Technical Communicators as Heuristics Reviewers

By Devika Ganapathy

A few years ago, I worked as a usability specialist at a large technology and services company based in Bangalore. The design unit at this company comprised a large team of nearly a 100 people – mainly interaction designers, but also several visual designers, information architects and technical communicators.

At the time I worked there, several new systems and best practices were being put into place. It was also the time a small usability team had been formed, and one of the mandates of this team was to inculcate a culture of iterative design and systematic design feedback among the designers. The idea behind doing this was to ensure a ‘basic’ quality standard on all User Experience (UX) projects going out of the design unit. A second agenda was to improve skill sets and design sensitivity of junior designers / designers new to the team.
One of the ways in which we set out to do this was through a peer-peer design review system – Essentially a modified Expert Review practice designed to suit the specific context:
For the system to be successful, it was imperative that the reviews were objective. (Personal opinions / pointing out issues that could not be justified convincingly would become the recipe to disaster! After working hard and passionately on a design, the last thing a designer would want to hear is baseless or subjective criticism.)
It was also important for the process to be quick and practical (Issue identification, iteration and dialog oriented vs. presentation focussed) since the design teams were typically hard pressed for time and often managing multiple projects and deadlines simultaneously.

Initially review teams were made up of 3-4 interaction designers ranging in seniority per team.
The system having demonstrated a perceptible improvement in quality of work, we decided to experiment by introducing a diverse perspective into the review team.
So in addition to the designers on each review team, a technical communicator (TC) was also included.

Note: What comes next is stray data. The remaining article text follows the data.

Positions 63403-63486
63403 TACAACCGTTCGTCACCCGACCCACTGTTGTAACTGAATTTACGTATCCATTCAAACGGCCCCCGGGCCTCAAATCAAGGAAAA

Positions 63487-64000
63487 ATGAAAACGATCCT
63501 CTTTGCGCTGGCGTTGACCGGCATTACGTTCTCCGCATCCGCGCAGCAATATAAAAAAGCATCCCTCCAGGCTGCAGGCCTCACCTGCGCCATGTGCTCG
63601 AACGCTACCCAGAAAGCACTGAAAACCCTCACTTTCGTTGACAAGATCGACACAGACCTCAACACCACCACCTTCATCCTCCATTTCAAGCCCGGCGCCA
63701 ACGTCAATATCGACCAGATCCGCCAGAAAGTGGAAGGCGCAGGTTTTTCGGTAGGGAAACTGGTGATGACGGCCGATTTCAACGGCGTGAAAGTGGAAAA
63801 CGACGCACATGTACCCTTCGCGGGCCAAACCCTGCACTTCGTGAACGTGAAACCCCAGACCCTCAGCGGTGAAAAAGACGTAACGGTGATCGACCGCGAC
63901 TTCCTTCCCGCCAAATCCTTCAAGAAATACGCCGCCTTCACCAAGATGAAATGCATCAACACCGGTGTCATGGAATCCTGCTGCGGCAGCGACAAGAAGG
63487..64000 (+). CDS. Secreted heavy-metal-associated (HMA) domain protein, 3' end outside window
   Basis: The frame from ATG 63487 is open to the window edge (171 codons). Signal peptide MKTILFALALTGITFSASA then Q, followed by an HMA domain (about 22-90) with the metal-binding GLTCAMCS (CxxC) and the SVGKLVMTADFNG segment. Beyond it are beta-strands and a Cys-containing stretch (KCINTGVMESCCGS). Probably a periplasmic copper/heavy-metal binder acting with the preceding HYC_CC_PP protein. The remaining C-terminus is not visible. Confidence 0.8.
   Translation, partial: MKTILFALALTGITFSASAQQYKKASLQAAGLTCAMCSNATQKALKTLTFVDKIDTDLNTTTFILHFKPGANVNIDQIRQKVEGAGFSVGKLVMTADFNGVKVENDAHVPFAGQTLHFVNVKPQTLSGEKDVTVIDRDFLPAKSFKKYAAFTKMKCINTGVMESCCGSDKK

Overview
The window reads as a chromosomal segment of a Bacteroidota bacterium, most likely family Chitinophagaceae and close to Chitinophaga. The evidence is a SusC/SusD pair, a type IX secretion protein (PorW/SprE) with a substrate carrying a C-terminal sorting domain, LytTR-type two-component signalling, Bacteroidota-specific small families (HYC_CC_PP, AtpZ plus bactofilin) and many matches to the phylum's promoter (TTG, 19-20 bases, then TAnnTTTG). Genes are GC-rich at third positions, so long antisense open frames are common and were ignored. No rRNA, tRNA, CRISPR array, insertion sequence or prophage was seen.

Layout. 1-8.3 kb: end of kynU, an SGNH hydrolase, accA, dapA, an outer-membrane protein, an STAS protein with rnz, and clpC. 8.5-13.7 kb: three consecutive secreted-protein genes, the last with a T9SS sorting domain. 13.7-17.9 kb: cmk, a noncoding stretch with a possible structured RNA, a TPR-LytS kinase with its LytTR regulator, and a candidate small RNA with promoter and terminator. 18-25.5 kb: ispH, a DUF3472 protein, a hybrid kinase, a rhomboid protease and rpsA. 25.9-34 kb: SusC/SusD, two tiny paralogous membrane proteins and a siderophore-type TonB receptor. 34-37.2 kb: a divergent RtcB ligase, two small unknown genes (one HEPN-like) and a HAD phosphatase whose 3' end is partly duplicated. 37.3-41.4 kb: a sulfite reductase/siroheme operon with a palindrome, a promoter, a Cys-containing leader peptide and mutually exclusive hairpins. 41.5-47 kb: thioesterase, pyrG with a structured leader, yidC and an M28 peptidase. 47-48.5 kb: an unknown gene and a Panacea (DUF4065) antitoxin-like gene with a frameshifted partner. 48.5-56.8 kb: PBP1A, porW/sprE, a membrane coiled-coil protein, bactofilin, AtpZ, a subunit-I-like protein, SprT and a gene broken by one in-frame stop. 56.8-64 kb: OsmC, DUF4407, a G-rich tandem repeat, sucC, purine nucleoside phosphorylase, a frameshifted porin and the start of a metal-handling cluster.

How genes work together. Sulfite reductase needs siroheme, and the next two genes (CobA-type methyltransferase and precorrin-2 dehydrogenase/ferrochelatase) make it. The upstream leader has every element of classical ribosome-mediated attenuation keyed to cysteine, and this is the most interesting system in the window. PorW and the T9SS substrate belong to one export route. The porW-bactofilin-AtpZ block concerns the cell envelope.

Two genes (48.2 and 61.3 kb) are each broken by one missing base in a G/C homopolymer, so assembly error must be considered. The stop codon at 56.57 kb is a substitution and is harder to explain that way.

The reasons behind choosing a TC to contribute to the review team were many:

  • Focus on User EXPERIENCE vs. User INTERFACE – Content is a big part of the overall experience – Both in terms of stand-alone or complimentary documents and systems + content that is closely integrated with and into the main interface.
  • Technical writers were not coming in cold – To start with, they would already have a basic sensitivity and understanding of usability issues since many of them worked closely with design teams and often had to include workarounds and explanations for poorly designed systems into their documentation.
  • They were already familiar with the system and practice of ‘peer-review’ in context to documentation. Several TC guidelines and heuristics are available online and used in peer-peer documentation reviews. For Example:

Some valuable lessons emerged out of this experiment:

  • Starting with a simple checklist based Heuristic Review (vs. an Expert Review which can include multiple heuristic checklists as well as countless design principles, guidelines and best practices) proved to be a more systematic way of introducing TC’s to the usability review process. Expert review skills can only be built up / internalized through years of hands-on experience.